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What a difference a year makes … in sports, as well as that other thing everyone is talking about.

One year ago, during the hockey apocalypse, no Canadian team was able even to make the playoffs for the trophy Lord Stanley said should go to the championship team of the Dominion.

Today, there is even a possibility that the postseason could feature one-anthem games north of the border.

This Sunday evening in Canada's capital, two surprising Canadian teams met – the Ottawa Senators and Winnipeg Jets – with real stakes involved for both. A Senators win would tie them with the Montreal Canadiens for first place in the Atlantic Division. A Jets win would bring them within real striking distance of a wild-card spot in the Western Conference playoffs.

"It's crunch time for everybody," Ottawa head coach Guy Boucher said.

An interesting choice of words, as "crunch" is essentially what happened to Boucher's Senators as the evening went on.

It was not just that they lost 3-2, or even that they failed to get that important single overtime point when officials ruled a seeming last-second goal by Jean-Gabriel Pageau "inconclusive."

It was that less than 24 hours after losing forward Bobby Ryan to a hand injury for the next three to six weeks, they lost, in quick order: sniper Mike Hoffman to a mysterious first-period problem; shot-block-specialist Mark Borowiecki when he blocked a hard Patrik Laine drive with his right leg and had to be helped off the ice; top scorer Mark Stone to a possible concussion when he took a shoulder to the head from Winnipeg's Jacob Trouba; and new forward Tommy Wingels to another potential concussion when he got … crunched by big Jets defenceman Dustin Byfuglien.

"Right now, it's looking like a disaster," a shocked Boucher said when the mayhem settled. "To have all this happen in a matter of hours is very tough, I'm not going to lie to you."

Boucher's Senators went into the match having won four of their previous five, the most recent two, against New Jersey Devils and Toronto Maple Leafs, won with the players' fathers along as a cheering section.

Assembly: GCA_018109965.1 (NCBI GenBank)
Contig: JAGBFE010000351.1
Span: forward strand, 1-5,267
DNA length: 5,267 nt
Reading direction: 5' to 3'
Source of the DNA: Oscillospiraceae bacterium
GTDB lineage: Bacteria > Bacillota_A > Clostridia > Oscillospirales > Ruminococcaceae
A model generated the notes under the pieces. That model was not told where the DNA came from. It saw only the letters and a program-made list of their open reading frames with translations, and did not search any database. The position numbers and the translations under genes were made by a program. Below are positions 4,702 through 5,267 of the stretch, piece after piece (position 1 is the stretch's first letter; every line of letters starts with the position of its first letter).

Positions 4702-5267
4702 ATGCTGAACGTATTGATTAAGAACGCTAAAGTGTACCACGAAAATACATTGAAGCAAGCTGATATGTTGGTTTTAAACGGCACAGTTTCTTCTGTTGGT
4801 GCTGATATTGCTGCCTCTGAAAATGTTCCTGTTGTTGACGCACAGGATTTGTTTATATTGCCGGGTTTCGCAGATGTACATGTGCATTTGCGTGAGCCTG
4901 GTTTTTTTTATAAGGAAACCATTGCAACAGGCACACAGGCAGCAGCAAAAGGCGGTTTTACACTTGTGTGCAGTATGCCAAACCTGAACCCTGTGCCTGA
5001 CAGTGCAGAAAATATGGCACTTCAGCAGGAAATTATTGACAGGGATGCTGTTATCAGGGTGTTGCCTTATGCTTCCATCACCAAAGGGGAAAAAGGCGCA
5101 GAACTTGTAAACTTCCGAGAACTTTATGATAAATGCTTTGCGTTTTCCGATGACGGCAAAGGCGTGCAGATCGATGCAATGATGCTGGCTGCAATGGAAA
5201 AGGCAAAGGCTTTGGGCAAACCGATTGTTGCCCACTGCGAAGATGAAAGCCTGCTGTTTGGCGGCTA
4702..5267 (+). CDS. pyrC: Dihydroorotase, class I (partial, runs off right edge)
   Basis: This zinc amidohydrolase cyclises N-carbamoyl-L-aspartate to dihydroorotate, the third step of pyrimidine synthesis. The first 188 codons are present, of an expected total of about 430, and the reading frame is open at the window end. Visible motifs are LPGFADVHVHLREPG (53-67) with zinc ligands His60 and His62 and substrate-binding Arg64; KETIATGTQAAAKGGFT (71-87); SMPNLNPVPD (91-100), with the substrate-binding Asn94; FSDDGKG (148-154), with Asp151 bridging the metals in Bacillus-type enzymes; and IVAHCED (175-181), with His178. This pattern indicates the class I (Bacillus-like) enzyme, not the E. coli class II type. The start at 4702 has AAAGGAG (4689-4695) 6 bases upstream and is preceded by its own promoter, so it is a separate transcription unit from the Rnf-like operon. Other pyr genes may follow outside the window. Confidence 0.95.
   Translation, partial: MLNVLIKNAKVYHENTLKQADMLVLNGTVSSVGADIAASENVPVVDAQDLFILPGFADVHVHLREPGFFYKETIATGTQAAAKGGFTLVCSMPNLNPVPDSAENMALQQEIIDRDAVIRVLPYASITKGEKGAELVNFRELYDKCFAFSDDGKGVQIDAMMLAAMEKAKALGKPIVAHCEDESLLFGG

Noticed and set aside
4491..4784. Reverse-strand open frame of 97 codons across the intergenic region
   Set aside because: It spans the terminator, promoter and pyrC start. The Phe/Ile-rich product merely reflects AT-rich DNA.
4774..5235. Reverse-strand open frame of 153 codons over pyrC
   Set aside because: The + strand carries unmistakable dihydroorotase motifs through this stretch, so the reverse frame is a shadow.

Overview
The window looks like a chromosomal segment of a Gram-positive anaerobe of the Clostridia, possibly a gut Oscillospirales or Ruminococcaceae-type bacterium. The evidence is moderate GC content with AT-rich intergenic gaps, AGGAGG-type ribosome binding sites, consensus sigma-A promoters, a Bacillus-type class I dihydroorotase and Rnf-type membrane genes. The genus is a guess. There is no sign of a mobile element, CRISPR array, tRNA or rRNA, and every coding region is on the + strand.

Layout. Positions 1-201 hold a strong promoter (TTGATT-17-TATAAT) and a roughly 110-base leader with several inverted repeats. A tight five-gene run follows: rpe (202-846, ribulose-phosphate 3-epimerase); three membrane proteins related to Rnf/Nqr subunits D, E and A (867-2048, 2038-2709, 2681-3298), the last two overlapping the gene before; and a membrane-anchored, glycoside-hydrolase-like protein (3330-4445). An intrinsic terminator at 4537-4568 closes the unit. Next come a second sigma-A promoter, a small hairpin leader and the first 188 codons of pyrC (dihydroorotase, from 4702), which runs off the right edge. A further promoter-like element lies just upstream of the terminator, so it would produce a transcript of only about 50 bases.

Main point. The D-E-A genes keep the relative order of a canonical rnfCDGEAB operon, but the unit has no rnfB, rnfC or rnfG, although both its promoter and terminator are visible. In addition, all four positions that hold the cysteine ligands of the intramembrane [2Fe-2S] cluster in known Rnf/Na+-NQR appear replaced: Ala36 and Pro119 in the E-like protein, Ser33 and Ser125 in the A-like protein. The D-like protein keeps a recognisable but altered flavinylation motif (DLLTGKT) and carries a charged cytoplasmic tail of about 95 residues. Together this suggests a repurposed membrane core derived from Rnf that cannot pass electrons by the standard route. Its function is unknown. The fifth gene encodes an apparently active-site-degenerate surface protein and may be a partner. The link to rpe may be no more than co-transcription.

Perhaps they should have extended the "Dads Trip" to Ottawa, for faster than the Winterlude ice sculptures melted Sunday the Senators fell behind almost instantly.

It came at the 1 minute 9 second mark of the first when Mark Scheifele, the Jets' leading scorer, found Byfuglien moving in from the right point, fed him the puck and Byfuglien blasted a hard slap shot over the glove of Ottawa goaltender Mike Condon.

As the goal came on the very first shot of the game, it stunned the sellout crowd of 19,288 who had come expecting their surging Senators to continue the upward climb against the Canadiens, who were beaten 3-1 only the day before by the Jets.

Not even a new coach in Claude Julien seemed to spark the now-stumbling and rather-listless Canadiens.

The Jets moved ahead 2-0 when Scheifele again got the puck in to little Mathieu Perreault, who used a backhand to wrap the puck around Condon and into the open net.

Also assisting on both opening goals was rookie sensation Laine, who has taken over the rookie scoring race with 28 goals and now 24 assists. He is still two months away from being able to celebrate in Ontario with a beer – or in Manitoba, for that matter, where the drinking age is also 19.

Five minutes into the second period, Ottawa brought the game back to within a goal when Stone ripped a high wrist shot past Jets goaltender Connor Hellebuyck. For Ottawa, it was a rare power-play goal. For Stone, Ottawa's best forward this winter, it was his team-leading 22nd marker of the season.

The Jets moved ahead 3-1 on a long floating wrist shot from defenceman Josh Morrissey that eluded Condon.

Another five minutes into a period, the third, the Senators again brought the game to within a goal when Derick Brassard tipped an Erik Karlsson shot from the point and the puck ticked in off Zack Smith's skate. For Smith, it was his 14th of the year.

Even missing three key forwards, the Senators pressed hard in the dying minutes and believed they had forced overtime on Pageau's effort, but it was not to be.

"That was guaranteed out," argued Jets goaltender Hellebuyck, who said he had his glove and pad on the puck.

"I pushed the puck and it felt like his pad was in the net," Pageau contended.

No matter, when video replay could not provide a sighting of the puck, the officials had no choice but to deny Ottawa.

For the Jets, who have struggled at times this season – especially in goal – this victory coming with only 20 games remaining was most welcome, lifting them into a serious race for the wild-card spot against several western teams, including the Calgary Flames.

"It's huge," a relieved Winnipeg captain Blake Wheeler said. "We've got to string together as many [wins] as we can."

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